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US Presidential Elections: Donald Trump Wins In Lowa’s Caucuses, First Vote In Race

Donald Trump surged to victory Monday in Iowa’s caucuses — the first vote in the US presidential race — consolidating his status as the presumptive Republican standard-bearer to fight President Joe Biden in November’s election.

Although the former president has been leading polls for over a year, the Iowa battle was thought to be the best indication yet as to whether he can transform his lead into an incredible comeback to the White House.

After polls opened, major US networks projected the winner in less than thirty minutes, with Trump taking about seventy-five percent of the early vote.

There had been speculation as to whether Trump’s legal issues—he is currently the subject of numerous criminal and civil trials in various jurisdictions—may have weakened his support.

However, the Iowa triumph would imply that the 77-year-old, who fled Washington under cloud when his supporters stormed the US Capitol in 2021, was successful in using those prosecutions as a rallying cry to energise his supporters.

Iowa, the first vote of the primary season, is seen as essential to narrowing the field and providing a platform for the remaining contenders to advance in the contest.

As he continues his momentum into New Hampshire in eight days, the former reality TV star has a commanding advantage that his rivals have been unable to curb.

bundled up In spite of below-freezing conditions and a winter storm that forced candidates to postpone events until the last minute and worried aides about voter participation, Iowans braved the cold to cast votes at more than 1,600 locations throughout the state.

It was unclear at first how Trump’s closest competitors, Florida Governor Ron DeSantis and former UN ambassador Nikki Haley, were doing with voting just under way done when she was proclaimed the winner.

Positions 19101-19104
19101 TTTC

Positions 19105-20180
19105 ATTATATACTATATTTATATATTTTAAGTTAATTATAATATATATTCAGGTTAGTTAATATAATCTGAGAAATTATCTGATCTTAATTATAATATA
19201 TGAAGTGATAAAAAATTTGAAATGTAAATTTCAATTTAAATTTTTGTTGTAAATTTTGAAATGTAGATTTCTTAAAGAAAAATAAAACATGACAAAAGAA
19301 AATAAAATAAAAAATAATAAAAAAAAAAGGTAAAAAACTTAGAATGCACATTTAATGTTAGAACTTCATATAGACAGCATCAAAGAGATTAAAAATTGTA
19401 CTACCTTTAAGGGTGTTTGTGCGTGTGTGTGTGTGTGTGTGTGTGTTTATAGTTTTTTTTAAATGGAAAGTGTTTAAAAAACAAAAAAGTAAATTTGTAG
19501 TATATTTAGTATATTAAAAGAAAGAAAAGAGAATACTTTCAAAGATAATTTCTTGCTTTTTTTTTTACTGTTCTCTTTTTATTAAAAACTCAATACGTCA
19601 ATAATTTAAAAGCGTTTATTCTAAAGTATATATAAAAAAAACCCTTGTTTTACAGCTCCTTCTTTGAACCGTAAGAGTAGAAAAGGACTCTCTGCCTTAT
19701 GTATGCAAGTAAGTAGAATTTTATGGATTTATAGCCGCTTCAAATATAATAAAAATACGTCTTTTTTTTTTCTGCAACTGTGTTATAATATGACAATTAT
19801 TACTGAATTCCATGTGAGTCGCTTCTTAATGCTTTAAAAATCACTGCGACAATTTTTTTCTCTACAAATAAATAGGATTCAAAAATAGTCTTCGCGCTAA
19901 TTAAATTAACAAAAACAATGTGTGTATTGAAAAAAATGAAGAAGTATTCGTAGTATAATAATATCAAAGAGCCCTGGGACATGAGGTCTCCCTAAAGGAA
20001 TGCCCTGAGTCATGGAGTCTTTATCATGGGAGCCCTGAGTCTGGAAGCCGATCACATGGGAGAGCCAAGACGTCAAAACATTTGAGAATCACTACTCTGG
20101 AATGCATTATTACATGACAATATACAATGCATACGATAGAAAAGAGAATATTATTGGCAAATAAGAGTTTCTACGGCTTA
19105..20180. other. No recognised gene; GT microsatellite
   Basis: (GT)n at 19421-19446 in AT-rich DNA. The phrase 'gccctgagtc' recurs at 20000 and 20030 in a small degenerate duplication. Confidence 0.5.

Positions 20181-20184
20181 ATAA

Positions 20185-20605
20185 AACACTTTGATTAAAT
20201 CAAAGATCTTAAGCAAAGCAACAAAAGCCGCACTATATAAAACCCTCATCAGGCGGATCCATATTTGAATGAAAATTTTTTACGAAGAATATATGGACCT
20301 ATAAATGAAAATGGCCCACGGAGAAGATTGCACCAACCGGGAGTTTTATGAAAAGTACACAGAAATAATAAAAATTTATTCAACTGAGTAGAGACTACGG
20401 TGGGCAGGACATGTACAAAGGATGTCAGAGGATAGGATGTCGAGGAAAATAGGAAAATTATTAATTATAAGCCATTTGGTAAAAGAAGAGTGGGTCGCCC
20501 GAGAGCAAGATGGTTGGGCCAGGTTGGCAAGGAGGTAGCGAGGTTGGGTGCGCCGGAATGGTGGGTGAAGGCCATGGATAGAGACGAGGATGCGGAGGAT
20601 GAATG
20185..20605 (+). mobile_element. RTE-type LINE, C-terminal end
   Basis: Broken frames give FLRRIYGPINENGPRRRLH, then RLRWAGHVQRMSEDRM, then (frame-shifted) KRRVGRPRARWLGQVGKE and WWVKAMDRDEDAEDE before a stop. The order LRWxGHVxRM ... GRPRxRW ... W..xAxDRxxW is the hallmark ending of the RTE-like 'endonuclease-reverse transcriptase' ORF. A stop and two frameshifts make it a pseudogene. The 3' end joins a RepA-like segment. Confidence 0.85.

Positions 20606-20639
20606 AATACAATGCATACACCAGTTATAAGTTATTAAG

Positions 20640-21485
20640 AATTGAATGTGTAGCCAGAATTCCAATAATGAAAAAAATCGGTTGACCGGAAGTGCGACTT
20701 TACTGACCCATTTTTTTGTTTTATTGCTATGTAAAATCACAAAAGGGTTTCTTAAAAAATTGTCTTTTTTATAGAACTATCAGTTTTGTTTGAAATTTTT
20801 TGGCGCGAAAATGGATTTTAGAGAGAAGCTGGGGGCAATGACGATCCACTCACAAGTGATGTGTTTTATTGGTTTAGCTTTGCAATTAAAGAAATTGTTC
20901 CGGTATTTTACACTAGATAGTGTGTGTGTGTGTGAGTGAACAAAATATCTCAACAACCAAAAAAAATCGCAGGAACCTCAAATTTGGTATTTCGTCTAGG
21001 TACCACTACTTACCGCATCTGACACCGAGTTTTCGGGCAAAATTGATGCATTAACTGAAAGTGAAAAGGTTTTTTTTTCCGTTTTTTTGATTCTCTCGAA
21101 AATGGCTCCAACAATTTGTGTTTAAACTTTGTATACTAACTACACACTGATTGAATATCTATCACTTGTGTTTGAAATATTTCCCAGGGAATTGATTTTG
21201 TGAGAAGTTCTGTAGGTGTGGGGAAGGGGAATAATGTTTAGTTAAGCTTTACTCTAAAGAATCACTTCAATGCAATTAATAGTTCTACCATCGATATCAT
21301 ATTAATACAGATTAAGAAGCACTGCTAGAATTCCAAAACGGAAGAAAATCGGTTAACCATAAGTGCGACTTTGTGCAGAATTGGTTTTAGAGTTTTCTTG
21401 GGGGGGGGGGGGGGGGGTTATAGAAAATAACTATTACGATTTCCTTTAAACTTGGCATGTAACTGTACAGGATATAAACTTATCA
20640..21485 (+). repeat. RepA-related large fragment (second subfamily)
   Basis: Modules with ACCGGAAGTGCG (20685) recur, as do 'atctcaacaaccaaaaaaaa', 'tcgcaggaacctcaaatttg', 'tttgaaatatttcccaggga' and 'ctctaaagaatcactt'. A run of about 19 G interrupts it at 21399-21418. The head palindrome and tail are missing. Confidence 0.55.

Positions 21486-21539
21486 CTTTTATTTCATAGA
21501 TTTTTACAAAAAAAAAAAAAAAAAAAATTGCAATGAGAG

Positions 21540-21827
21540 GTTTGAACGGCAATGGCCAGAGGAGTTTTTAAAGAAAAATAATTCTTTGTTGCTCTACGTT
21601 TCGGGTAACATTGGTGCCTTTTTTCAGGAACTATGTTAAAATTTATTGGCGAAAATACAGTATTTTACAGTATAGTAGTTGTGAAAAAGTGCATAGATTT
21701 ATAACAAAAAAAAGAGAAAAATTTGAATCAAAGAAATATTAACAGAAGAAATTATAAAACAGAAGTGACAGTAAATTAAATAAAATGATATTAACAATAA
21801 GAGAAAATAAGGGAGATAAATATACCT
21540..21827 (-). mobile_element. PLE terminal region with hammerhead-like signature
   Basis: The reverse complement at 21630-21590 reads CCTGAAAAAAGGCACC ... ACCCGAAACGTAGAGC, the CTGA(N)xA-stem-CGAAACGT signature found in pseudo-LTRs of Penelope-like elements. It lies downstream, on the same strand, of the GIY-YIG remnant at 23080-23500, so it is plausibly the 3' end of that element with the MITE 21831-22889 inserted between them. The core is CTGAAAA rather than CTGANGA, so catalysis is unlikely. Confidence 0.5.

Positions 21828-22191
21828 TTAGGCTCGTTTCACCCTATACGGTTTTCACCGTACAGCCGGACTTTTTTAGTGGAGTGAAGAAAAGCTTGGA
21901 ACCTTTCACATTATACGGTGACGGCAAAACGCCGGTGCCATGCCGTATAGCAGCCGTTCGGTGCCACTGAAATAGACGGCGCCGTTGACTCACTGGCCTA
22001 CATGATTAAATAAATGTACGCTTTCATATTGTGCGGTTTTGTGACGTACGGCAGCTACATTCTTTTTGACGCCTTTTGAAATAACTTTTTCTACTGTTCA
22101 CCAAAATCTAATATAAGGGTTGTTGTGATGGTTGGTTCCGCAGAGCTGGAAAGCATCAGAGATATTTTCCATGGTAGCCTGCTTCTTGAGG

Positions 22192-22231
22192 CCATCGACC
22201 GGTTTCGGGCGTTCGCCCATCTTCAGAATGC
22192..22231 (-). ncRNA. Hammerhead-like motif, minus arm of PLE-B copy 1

The former president’s victory margin may be significantly more than the 12-point triumph that his advisors claimed would have made for a pleasant evening.

Iowa accounts for fewer than two percent of the delegates given nationwide in the process to pick a party’s candidates, so a good night by no means guarantees success in the remainder of the nomination season.

However, contenders looking for a lift ahead of New Hampshire, Nevada, and South Carolina must put up a strong performance.

With more personnel spread out around the state, the Trump machine was more coordinated than it was when he lost Iowa in 2016.

But, the candidate himself was off the road throughout the last week, appearing voluntarily in a number of court battles that shaped an unprecedented campaign for the White House.

DeSantis, who moved substantial resources to Iowa and spent months courting voters in all 99 counties, needs to win in Iowa.

Analysts predict that the hard-line conservative would suffer greatly if she did not place second. During the first hour of the debate, Haley appeared to be in the lead.

In Iowa, Haley attempted to minimise her expectations, stating that all she is aiming for is a strong showing before Tuesday’s primary in her home state of New Hampshire.

Citing the “chaos” of Trump’s criminal proceedings and reminding Iowans that Republicans have lost the popular vote in seven of the previous eight presidential elections, she has often bragged about how electable she is over him.

“I think we’ve always had a target on our back because we’ve been the one moving up, everybody else is going down and that’s a great thing,” Haley told news agency.

Caucuses — a peculiarity of the US election schedule — are town hall-style events with speeches and debate that only a few of states stage.

In recent weeks, hordes of volunteers have spread out across Iowa, working phone banks and knocking on doors, all the while politicians dominated the airwaves with appearances on talk shows and an onslaught of campaign advertisements.

Some contenders with low polling numbers are also participating in the caucuses, such as former governor of Arkansas Asa Hutchinson and biotech entrepreneur Vivek Ramaswamy.

Iowa Democrats are holding caucuses as well as mail-in voting through March, and President Joe Biden has two opponents but no real danger.

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